Loss of a loved one

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    Share your experience strength and hope about the loss of your loved one.


    In Memory

    A thousand times we needed you
    A thousand times we cried
    If love alone could have saved you
    you would never have died
    A heart of gold stopped beating
    two twinkling eyes closed to rest
    God broke our hearts to prove he only took the best
    never a day goes by that you’re not in my heart and my soul.


    One More

    When the sunny skies turn from blue to gray,
    I can’t help but wonder just what you would say?

    I wonder if you know how many lives you have touched.
    Do you know that people here love you so much?

    Can you even know how many dreams you made come true,
    Or if you can hear the voices saying I love you?

    Do you know how many lives you have changed
    And how many lives you completely rearranged?

    I wish I could have just one more year,
    Because I can’t picture the rest of my life without you here.

    Just another chance to spend the night and share a laugh.
    Another day of school with you is what I’d like to have.

    Do you know you’ll be greatly missed by us all?
    Just one more time I want to hear your voice when I call.

    Just one more laugh, one more time to see you walk through the door.
    Another smile, another story, another hug, another day…just one more.


    Grief: Coping with the loss of your loved one
    Coping with the loss of your loved one
    Coping with the loss of a close friend or family member may be one of the hardest challenges that many of us face. When we lose a spouse, sibling or parent our grief can be particularly intense. The loss is understood as a natural part of life, but we can still be overcome by shock and confusion, leading to prolonged periods of sadness or depression. The sadness typically diminishes in intensity as time passes, but grieving is an important process in order to overcome these feelings and continue to embrace the time you had with your loved one.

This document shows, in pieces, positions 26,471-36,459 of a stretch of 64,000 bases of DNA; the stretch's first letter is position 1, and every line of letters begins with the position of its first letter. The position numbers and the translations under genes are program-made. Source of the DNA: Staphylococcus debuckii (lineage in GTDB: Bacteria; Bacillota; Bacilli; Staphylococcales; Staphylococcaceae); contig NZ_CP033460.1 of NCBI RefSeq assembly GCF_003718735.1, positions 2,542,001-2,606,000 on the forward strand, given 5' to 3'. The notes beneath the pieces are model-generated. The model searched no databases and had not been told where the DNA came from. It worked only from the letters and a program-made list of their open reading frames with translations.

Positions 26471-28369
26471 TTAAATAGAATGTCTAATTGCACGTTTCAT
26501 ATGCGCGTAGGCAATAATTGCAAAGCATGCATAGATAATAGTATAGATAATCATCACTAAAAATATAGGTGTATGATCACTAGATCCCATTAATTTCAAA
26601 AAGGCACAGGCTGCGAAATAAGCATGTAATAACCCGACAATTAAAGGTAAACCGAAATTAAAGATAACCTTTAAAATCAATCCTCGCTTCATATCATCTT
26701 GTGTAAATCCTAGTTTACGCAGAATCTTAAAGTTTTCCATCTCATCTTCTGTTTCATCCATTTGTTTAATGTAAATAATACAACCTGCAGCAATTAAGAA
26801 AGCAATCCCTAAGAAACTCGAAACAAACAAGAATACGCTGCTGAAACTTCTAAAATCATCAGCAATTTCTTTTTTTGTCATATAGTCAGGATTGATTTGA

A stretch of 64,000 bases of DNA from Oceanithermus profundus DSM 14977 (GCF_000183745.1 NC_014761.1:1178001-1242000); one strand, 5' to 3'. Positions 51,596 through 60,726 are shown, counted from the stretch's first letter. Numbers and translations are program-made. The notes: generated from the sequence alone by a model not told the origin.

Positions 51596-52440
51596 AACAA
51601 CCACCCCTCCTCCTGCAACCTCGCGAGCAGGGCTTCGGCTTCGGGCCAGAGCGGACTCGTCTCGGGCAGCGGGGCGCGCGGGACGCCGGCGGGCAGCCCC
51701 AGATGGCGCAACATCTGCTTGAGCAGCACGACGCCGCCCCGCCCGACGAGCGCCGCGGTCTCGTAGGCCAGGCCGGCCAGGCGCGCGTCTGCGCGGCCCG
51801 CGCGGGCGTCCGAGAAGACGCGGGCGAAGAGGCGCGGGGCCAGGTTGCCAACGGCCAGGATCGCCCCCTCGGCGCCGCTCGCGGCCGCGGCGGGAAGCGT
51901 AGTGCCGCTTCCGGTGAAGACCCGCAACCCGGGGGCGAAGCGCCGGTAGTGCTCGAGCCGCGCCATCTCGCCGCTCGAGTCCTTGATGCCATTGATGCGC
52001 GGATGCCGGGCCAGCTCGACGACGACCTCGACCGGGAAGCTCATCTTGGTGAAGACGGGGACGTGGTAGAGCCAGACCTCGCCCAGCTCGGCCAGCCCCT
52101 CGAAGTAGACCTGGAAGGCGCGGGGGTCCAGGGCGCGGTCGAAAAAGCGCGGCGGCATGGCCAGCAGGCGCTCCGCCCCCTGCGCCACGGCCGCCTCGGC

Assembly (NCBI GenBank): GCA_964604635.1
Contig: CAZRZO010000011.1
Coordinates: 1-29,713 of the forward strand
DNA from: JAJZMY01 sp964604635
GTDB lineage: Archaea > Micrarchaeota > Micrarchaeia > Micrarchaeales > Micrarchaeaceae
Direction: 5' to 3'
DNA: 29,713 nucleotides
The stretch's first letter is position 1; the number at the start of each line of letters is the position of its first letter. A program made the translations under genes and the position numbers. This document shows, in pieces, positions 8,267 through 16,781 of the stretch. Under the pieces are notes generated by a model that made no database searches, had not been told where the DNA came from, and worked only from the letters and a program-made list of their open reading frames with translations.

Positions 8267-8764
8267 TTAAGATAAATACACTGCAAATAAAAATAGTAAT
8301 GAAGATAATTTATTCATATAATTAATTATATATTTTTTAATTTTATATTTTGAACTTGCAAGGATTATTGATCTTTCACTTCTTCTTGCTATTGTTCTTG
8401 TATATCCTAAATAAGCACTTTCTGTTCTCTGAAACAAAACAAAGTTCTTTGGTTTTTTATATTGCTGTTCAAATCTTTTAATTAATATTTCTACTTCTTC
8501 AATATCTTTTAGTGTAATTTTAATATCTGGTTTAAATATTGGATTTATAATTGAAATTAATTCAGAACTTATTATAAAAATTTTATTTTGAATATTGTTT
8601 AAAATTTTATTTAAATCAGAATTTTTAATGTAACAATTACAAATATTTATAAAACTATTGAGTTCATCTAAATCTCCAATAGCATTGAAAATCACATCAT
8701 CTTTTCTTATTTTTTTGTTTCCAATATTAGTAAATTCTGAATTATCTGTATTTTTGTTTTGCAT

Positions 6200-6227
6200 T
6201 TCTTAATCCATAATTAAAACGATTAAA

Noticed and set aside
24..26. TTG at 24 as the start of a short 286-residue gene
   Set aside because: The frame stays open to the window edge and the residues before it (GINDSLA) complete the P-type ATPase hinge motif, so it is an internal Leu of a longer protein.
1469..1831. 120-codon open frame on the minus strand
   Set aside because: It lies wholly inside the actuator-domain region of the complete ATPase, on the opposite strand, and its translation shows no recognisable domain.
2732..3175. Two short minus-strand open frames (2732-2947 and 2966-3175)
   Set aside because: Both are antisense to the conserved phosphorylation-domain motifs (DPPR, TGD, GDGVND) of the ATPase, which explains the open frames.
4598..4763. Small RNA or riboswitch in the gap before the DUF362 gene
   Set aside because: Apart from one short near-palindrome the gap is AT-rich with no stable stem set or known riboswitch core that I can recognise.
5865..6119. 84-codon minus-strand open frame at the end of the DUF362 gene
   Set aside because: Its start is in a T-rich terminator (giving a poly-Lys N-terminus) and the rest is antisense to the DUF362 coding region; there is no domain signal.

Everyone reacts differently to death and employs personal coping mechanisms for grief. Research shows that most people can recover from a loss on their own through the passage of time if they have social support and healthy habits. It may take months or a year to come to terms with a loss. There is no “normal” time period for someone to grieve. Don’t expect to pass through phases of grief either, as new research suggests that most people do not go through stages as progressive steps.

    If your relationship with the deceased was difficult, this will also add another dimension to the grieving process. It may take some time and thought before you are able to look back on the relationship and adjust to the loss.

    Human beings are naturally resilient, considering most of us can endure loss and then continue on with our own lives. But some people may struggle with grief for longer periods of time and feel unable to carry out daily activities. Those with severe grief may be experiencing complicated grief. These individuals could benefit from the help of a psychologist or another licensed mental health professional with a specialization in grief.

    Moving on with life
    Mourning the loss of a close friend or relative takes time, but research tells us that it can also be the catalyst for a renewed sense of meaning that offers purpose and direction to life.

    Grieving individuals may find it useful to use some of the following strategies to help come to terms with loss:

    Talk about the death of your loved one with friends and colleagues in order to understand what happened and remember your friend or family member. Denying the death is an easy way to isolate yourself, and will frustrate your support system in the process.Accept your feelings. People experience all kinds of emotions after the death of someone close. Sadness, anger, frustration and even exhaustion are all normal.Take care of yourself and your family. Eating well, exercising and getting plenty of rest helps us get through each day and move forward.Reach out and help others dealing with the loss. Helping others has the added benefit of making you feel better as well. Sharing stories of the deceased can help everyone cope.Remember and celebrate the lives of your loved ones. Possibilities include donating to a favorite charity of the deceased, Having Cremation jewelry made to share the memory of your loved one daily,
    framing photos of fun times, passing on a family name to a baby or planting a garden in memory. What you choose is up to you, as long as it allows you honor that unique relationship in a way that feels right to you. If you feel stuck or overwhelmed by your emotions, it may be helpful to talk with a licensed psychologist or other mental health professionals who can help you cope with your feelings and find ways to get back on track.

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